Lester Kiewit talks to Minneapolis advocate about roots of anger behind protests
Protests against police brutality entered their sixth night in the United States. This after the video of now-former police officer Derek Chauvin was caught on video holding down his knee on the neck of Minneapolis man George Floyd for nine minutes. Despite Floyd crying out 'I can't breathe' and please from onlookers for Chavin to stop, he continued.
Floyd died and it was only some days later, after Chavin and three other officers were fired and protests had begun, that Chavin was charged with third-degree murder and manslaughter.
The protests around the Unites Staes has escalated and now extended to the United Kingdom, Germany and other areas.
Lester Kiewit talks to American community advocate De'vonna Pittman from Minneapolis.
Pittman says she first heard about the killing of George Floyd after being sent the video.
When we first got the news it came in the form of a video. In the past when we've heard about police killings, we have always just heard about them. But in this case, we had the displeasure of literally watching for nine minutes the breath being taken from his body.De'vonna Pittman, Community advocate - Minneapolis
She says police brutality has been going on for so long but this was different.
We had thought things were beginning to change but the video changed all of that.De'vonna Pittman, Community advocate - Minneapolis
She says the state of Minnesota is Democrat and the city is known for its friendliness and 'niceness', but despite this, there is still a great deal of racism.
I know not all cops are racist, but many people in Minnesota are still racist.De'vonna Pittman, Community advocate - Minneapolis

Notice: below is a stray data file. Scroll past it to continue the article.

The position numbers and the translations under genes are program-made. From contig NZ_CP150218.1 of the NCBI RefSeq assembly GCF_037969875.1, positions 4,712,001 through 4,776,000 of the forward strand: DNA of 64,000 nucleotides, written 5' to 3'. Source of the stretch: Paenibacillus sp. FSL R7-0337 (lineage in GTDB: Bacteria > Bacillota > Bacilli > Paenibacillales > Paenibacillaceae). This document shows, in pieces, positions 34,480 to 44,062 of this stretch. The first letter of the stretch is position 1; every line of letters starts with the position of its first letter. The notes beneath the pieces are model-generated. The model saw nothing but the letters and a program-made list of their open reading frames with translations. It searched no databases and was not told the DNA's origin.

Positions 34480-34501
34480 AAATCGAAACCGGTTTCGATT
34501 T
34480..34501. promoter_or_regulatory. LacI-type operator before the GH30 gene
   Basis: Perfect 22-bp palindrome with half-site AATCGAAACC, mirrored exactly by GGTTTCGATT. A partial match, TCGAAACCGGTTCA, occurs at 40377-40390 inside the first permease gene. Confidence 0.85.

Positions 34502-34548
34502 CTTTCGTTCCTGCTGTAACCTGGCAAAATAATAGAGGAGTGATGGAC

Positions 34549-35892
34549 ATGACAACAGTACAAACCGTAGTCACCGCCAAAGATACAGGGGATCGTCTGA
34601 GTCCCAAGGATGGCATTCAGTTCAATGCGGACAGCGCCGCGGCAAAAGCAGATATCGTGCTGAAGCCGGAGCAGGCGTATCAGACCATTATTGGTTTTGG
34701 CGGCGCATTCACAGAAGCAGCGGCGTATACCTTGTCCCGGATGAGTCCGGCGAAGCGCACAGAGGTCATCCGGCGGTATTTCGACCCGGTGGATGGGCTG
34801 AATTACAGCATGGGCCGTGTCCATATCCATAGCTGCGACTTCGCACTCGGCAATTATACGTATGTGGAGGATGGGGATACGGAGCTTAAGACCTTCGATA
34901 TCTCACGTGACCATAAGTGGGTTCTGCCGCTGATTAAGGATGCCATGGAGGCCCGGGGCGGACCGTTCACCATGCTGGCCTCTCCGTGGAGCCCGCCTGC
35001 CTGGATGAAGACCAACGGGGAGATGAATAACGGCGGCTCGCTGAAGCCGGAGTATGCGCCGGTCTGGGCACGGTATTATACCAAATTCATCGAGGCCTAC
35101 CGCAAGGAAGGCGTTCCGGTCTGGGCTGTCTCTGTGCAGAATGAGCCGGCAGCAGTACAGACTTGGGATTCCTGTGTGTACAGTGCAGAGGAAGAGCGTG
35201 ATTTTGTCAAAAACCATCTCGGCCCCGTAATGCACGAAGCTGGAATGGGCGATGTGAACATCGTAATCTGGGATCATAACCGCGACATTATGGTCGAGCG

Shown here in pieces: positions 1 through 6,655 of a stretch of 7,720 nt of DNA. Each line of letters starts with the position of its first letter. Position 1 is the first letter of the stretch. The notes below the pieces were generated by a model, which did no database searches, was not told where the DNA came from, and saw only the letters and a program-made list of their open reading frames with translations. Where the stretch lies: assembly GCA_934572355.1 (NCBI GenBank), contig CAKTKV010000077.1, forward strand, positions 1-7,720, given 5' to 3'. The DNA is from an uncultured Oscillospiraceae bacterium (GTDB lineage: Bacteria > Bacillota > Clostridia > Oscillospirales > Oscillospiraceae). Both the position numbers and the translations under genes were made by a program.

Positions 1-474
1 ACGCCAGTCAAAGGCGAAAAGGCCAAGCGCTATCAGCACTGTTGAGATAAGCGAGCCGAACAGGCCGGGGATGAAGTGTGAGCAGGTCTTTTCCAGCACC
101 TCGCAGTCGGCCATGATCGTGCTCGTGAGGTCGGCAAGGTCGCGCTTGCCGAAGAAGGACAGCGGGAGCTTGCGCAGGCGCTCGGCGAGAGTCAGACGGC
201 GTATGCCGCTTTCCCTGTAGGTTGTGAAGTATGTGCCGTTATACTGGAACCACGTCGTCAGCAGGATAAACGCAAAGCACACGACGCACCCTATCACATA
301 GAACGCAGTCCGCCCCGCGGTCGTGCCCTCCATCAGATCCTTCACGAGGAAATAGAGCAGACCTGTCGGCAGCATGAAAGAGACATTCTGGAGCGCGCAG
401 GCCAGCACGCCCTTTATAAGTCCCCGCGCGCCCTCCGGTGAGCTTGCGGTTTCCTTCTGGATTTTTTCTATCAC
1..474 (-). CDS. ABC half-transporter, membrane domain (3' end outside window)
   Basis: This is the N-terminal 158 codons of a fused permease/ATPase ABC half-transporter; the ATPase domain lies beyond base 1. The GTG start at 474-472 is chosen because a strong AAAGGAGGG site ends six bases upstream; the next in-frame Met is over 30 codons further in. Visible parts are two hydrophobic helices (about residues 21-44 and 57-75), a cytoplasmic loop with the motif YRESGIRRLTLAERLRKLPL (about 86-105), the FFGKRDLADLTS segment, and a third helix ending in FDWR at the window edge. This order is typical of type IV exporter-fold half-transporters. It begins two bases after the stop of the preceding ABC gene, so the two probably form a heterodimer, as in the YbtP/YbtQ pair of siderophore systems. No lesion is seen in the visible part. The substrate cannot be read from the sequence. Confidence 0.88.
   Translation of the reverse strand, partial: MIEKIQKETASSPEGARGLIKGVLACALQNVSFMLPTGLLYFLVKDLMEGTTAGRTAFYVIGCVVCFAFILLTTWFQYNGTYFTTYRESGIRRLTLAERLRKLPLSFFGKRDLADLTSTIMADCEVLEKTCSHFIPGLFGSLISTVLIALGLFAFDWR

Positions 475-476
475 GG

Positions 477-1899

There are many progressive leaders in the state and city but she says there are still many issues that need to be addressed.
What black people in the United States are dealing with, stems way back from slavery. We have generations of black folk still not accepted as a full human being...and at some point that is going to come to what we have seen bubbling over.De'vonna Pittman, Community advocate - Minneapolis
She says it has erupted in anger, mental health issues, structural racism, and a plethora of many disparities black people face.
I believe the looters is a small population and I know there is a difference between protesters and looters.De'vonna Pittman, Community advocate - Minneapolis
She says many appear to have come into to city from out of state.
We have seen in videos that many looters were white Americans. They are riding around with cars without licence plates.De'vonna Pittman, Community advocate - Minneapolis
She believes some 95% of people protesting are doing so peacefully.
Listen to Lester's interview with community advocate De'vonna Pittman below:
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